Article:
- Smishing is phishing done over SMS messages. Instead of posing a lure via email, where phishing is typically conducted, the hackers send out text messages with links or files they want you to click with your IoT device since these tend to have fewer protections.
- Trojans are a malware that reflect the mythology. They appear to be safe but are just waiting to deploy secret, malicious files onto your system covertly once you download.
- Users are whomever has access to the system or device in question. It’s a broadly-used term in tech, and depending on context, can refer to a person or organization (you and all your coworkers might be users of the same company WiFi, for example).
- Virtual private networks (VPNs) hide your IP address so you can browse the web surreptitiously. They’re recommended for when you use public WiFi, which tends to be less secure. It helps hide what you search online.
- Web filters detect unprotected websites and either warn you to beware going forward or stops you from seeing the content entirely.
- XHTML is a type of HTML, and simply differentiates which base code and standards that it uses.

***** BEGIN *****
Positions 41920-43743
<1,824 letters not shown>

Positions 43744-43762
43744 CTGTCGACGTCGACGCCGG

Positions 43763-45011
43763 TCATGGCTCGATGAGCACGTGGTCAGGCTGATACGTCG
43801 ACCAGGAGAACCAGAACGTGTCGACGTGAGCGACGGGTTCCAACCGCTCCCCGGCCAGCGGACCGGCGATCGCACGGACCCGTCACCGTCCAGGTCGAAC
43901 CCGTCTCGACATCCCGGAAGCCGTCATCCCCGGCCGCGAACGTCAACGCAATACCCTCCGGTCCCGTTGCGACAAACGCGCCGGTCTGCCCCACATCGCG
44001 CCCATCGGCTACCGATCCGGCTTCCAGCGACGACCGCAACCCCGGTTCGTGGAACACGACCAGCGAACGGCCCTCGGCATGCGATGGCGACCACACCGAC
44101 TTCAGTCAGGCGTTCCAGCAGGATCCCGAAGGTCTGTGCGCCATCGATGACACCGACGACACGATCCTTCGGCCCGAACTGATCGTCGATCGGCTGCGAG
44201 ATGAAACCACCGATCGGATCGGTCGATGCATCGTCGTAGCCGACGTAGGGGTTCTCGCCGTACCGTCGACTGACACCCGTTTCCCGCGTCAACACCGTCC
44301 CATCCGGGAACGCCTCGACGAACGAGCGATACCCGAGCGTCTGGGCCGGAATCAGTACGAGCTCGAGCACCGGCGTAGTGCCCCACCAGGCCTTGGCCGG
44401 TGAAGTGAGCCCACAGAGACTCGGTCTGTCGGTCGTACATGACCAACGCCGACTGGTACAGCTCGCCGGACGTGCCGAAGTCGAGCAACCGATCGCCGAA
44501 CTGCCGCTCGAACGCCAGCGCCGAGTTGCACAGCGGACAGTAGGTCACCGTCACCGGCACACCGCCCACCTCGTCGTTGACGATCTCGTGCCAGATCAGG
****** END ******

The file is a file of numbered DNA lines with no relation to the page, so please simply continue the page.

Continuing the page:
- Y2K is what we called the turn of the 21st century, but the information security sector remembers it for another reason. It was a legacy system problem, which recorded the year by just the last two digits and was going to be thrown into chaos by the turn of the millennium. Many people effectively patched their systems before this issue took place, however.
- Zero-day exploit refers to software vulnerabilities that hackers can use to breach the network before there is time to patch the security risk in the next update.
This list is just a primer for all of the new terminology awaiting you as you continue your journey toward greater digital data protection. There is so much more to learn still: Do you know what a vulnerability or penetration test is? How about white versus black hat hacking? Data leak prevention? Security awareness training and why you should regularly refresh your understanding of the cyber-threat landscape at least once every year? These are all important terms that you’ll want to know to continue your cyber-education.